Design and Verification of a Blood Cell Separation Microfluidic Device

Amjad Gawanmeh, Anas AlAzzam, Bobby Mathew


Blood cell separation microdevices are designed in biomedical engineering for the separation of particular cells from blood, such as cancer cells. The movement of blood microparticles, specially these cancer cells, in a continuous flow microfluidic device is controlled by several forces, as a result, understanding and guiding the movement of these microparticles is a challenging problem. These cells are subject to different types of forces that result from natural or external effects. These forces include gravity, and virtual mass, buoyancy, dielectrophoresis and, inertia force. Therefore, all of these are to be accounted for in any design or implementation of a system. This paper we use formal analysis  of a separation microdevice in order to model and verify the  the microparticle movement and behavior at high level of abstraction while considering different types of forces. The the dynamic behavior of the particle can be modeled as a Markovian decision process in order to predict the trajectory of microparticles. This model can be used to provide probabilistic analysis for the particle movement in the  microdevice under the effect of different types of forces.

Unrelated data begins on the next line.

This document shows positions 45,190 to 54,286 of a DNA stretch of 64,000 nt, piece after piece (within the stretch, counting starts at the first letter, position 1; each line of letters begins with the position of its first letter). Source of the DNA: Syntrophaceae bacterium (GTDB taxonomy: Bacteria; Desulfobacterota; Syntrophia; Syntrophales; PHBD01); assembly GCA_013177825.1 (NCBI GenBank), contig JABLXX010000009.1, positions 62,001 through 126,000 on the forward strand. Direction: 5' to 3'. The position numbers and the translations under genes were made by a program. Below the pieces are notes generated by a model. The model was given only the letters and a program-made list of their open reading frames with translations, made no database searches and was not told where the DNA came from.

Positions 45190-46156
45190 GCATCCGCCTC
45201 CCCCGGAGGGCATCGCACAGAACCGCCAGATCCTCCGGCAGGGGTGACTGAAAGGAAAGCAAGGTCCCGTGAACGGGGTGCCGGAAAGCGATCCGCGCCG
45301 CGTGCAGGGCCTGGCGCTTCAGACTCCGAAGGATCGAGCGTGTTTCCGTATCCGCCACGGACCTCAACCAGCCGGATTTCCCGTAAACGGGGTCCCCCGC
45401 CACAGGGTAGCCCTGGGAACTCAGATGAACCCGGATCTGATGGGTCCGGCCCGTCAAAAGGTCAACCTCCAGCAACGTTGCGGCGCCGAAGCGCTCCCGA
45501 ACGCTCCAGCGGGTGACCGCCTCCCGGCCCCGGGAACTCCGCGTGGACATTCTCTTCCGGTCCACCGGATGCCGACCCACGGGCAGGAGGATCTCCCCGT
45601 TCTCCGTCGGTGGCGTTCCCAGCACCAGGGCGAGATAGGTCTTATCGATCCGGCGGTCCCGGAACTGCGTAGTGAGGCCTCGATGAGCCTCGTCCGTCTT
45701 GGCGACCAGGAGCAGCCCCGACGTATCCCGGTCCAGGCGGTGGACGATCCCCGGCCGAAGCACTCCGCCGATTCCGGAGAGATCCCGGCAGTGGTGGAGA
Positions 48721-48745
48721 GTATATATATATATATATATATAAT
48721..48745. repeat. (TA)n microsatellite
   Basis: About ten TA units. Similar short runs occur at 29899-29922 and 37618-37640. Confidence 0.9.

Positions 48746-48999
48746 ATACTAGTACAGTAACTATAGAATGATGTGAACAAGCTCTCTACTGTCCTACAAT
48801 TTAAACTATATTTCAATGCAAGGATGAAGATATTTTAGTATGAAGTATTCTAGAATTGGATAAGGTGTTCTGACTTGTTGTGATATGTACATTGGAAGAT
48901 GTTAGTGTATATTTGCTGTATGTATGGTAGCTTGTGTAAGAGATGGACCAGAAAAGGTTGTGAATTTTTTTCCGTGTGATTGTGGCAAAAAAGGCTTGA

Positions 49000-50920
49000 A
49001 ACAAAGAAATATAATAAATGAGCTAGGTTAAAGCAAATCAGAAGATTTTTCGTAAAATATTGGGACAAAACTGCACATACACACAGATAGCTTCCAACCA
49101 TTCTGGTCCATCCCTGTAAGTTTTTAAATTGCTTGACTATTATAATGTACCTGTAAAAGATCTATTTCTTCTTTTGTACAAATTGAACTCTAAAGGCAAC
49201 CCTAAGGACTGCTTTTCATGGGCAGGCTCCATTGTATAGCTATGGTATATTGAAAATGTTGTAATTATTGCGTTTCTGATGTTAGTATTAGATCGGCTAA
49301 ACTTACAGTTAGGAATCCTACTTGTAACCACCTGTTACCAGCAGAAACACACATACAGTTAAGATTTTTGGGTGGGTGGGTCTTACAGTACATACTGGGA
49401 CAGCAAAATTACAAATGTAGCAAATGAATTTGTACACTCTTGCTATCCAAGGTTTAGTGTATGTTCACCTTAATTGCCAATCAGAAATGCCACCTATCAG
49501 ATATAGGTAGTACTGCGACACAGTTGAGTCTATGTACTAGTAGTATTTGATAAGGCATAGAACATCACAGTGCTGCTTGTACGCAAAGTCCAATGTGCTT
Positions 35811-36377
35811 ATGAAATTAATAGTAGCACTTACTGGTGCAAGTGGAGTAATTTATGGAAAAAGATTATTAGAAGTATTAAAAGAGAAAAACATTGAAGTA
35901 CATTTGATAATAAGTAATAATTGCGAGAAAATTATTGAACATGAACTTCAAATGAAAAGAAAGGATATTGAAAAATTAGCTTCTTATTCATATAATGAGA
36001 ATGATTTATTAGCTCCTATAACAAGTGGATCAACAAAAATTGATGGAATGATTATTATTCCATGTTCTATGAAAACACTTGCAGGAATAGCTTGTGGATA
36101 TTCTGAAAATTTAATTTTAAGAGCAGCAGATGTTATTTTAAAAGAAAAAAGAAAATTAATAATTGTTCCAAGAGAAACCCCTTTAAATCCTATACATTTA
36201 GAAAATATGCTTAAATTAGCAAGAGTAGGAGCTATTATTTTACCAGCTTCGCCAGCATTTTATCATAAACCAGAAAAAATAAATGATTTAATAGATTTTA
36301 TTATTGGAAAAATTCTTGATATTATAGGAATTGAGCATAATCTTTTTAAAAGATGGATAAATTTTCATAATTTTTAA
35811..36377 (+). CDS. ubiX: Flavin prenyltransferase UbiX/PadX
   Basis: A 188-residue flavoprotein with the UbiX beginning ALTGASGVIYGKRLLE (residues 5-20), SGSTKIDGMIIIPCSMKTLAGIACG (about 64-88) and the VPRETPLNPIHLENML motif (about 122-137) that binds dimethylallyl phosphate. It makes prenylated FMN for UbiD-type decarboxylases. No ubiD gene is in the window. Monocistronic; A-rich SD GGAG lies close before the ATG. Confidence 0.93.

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International Journal of Online and Biomedical Engineering (iJOE) – eISSN: 2626-8493
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